National Weather Service Meteorologist Gail Hartfield says it’s going to take a while to thaw out after temperatures plummeted into the teens.
***WCHL’s Ron Stutts Spoke with Hartfield on the Tuesday Morning News***http://chapelboro.com/news/weather/cold-temperatures-remain-midday/
National Weather Service Senior Forecaster Scott Sharp says once the cold front moves through the Triangle between 7:00 and 7:30 Monday morning, we should expect rain to switch to sleet at about midday.
WCHL’s Ron Stutts spoke with Sharp during the WCHL Monday Morning News.
***Listen to the Interview***http://chapelboro.com/news/weather/cold-front-bring-frozen-precipitation/
RALEIGH – National Weather Service meteorologist Kathleen Carroll says the forecast is clear of frozen precipitation–at least in the near future–and temperatures are projected to be in the 40s Friday.
WCHL’s Ron Stutts spoke with Carroll on the Friday Morning News.
***Listen to the Interview***http://chapelboro.com/news/weather/thawing-temperatures-way/
RALEIGH - The National Weather Service is projecting between six and 11 inches of snow by the end of tomorrow for Orange County. National Weather Service meteorologist Mike Moneypenny says it should be a pretty constant event.
“It’s going to be a pretty much continuous event,” Moneypenny says. “We’re looking at the snow to continue to get a little bit heavier today. And then tomorrow, as the system actually pulls off to the northeast, it will wrap around some cold air and some more snow and come across tomorrow through around lunchtime.”
***Listen to the Interview***
Moneypenny says the question of if has been answered, but the more important question is what kind of precipitation the area will get and how much.
“We have a 100-percent probability of precipitation,” Moneypenny says. “Just about the whole state is going to be affected. The thing is, the ice accumulation is right across the heart of the state—from Charlotte up across Fayetteville and the Triangle area, including Chapel Hill. We could see power outages, which would last for more than a day or so after the end of the storm.”
Chapel Hill-Carrboro saw the worst flood since what some say dates back to the 1930s this summer. While this storm isn’t being projected as an 80-plus-year storm, Moneypenny says early estimates make it one of the worst in at least a decade.
“We see these ice storms on occasion, but, my goodness, I have not gone back and researched it,” Moneypenny says. “I think I’ve heard the number 2002 bandied around—the worst one we’re forecasting since then.”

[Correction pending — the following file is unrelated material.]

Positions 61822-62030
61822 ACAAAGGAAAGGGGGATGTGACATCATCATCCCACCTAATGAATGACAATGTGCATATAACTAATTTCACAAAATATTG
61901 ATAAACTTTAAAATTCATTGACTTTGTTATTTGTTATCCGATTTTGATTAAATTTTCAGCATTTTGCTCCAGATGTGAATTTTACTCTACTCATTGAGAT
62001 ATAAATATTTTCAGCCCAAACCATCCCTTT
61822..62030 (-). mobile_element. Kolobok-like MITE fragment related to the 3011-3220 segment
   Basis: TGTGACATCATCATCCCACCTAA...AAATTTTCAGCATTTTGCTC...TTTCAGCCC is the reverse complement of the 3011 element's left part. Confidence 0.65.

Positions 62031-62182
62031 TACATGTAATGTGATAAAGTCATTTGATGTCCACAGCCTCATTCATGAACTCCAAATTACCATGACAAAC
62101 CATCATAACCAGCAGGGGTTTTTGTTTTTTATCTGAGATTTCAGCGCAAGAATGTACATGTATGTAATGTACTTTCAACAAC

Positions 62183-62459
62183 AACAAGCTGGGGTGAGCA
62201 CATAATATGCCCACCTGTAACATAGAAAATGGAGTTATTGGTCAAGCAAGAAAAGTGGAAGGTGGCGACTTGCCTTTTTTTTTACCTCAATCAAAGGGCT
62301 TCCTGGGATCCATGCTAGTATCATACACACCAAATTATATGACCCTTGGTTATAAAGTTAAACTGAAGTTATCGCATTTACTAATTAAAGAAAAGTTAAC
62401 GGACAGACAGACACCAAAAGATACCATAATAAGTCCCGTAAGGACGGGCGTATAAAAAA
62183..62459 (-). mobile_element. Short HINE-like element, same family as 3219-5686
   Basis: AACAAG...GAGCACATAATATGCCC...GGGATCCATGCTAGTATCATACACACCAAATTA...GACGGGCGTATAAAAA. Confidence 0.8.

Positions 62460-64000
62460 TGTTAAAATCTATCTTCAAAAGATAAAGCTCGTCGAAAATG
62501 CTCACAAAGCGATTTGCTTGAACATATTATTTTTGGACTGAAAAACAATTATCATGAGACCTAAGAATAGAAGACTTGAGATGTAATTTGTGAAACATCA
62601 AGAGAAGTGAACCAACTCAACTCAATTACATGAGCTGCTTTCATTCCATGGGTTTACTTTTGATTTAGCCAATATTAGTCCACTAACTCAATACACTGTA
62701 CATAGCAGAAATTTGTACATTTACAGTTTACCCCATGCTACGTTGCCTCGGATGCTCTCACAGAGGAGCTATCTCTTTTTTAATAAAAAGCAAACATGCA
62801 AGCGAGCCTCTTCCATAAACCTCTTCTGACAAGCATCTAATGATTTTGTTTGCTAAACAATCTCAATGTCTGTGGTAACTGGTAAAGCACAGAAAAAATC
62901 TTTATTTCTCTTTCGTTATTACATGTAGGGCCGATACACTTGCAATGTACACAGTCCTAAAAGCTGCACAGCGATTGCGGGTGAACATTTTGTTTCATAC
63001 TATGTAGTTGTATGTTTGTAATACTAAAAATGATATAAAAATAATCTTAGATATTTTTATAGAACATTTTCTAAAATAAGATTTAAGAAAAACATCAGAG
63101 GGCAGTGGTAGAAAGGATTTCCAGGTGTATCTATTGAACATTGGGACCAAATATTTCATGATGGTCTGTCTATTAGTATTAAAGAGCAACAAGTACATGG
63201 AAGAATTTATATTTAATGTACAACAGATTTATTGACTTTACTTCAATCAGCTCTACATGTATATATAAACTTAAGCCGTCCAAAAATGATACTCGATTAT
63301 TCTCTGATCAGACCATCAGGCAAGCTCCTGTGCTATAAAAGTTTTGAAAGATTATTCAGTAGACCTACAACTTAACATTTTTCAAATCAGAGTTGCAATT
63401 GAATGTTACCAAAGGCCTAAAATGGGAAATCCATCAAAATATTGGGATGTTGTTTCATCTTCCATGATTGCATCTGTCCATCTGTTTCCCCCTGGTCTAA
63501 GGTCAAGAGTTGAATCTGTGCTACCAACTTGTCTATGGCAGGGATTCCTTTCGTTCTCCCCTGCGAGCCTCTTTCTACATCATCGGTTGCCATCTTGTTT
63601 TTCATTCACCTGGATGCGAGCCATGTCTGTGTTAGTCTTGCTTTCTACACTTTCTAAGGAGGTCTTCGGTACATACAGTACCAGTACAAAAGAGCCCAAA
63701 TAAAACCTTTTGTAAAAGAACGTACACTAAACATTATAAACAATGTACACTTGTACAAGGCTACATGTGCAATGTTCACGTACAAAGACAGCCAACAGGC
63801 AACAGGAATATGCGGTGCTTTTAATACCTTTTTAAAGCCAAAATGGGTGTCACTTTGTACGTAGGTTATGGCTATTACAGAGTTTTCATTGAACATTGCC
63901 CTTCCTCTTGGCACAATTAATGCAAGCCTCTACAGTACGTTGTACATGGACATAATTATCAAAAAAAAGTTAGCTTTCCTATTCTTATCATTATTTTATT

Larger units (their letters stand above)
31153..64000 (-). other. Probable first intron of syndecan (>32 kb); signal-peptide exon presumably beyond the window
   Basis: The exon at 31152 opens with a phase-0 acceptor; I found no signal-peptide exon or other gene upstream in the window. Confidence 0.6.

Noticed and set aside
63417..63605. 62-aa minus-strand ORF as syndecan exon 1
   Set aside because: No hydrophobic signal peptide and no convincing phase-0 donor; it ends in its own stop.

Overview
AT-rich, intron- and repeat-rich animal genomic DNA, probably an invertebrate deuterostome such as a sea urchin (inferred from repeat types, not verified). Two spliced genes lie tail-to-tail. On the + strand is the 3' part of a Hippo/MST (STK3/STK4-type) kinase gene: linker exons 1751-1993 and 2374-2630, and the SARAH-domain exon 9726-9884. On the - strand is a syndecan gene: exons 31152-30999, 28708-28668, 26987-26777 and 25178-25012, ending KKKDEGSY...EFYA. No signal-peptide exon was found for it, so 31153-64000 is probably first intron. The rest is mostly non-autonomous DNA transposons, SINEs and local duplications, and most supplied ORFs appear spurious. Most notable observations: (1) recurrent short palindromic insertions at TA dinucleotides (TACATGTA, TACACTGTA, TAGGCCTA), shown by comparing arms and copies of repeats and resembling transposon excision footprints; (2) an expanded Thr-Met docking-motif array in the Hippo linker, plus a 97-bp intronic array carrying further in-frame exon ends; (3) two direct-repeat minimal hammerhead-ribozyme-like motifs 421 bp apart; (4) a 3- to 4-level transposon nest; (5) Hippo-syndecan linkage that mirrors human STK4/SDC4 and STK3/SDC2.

Stay tuned to WCHL and Chapelboro.com for all the latest on the impending winter weather, including early releases from schools, closings, cancellations, and delays.
RALEIGH – National Weather Service senior forecaster Scott Sharp says this storm will hit the western part of the Triangle more than those in the east.
***Listen to the Interview***http://chapelboro.com/news/weather/chapel-hill-carrboro-see-upwards-four-inches-snow-ice/
RALEIGH – More winter weather is in store for the Triangle this week, with light snow on Monday night and Tuesday giving way to a nasty mix of snow and sleet on Wednesday.
National Weather Service meteorologist Darin Figursky says to expect light flurries tonight and some more light snow tomorrow. But the worrisome day, he says, will be Wednesday: “Late Tuesday night and through the day Wednesday, the system’s going to come our way, and people all over the Triangle are going to need to be prepared for a mixed bag of precipitation.”
The National Weather Service has already issued a Winter Storm Watch for the Triangle, taking effect Wednesday at midnight and running until Thursday at 6:00 p.m. But Figursky says it’s still hard to tell exactly how much–and what kind of–precipitation will fall. “It depends on the timing of the system and where the system actually tracks,” he says, though the heaviest snow is likeliest just west of the Triangle.
“(There are) probabilities of almost anything” in Orange County on Wednesday, Figursky says, so “prepare for those icy roads…you might need to rearrange some plans as we get into that part of the week.”
The weather is projected to get better after Wednesday, but Figursky says there’s still some snow possible on Thursday–not to mention a chance of frozen precipitation lingering on the roads for several days thereafter.
“There could be some late-night and early-morning problems all the way into the early part of the weekend,” he says.http://chapelboro.com/news/weather/nws-expect-nasty-weather-wednesday/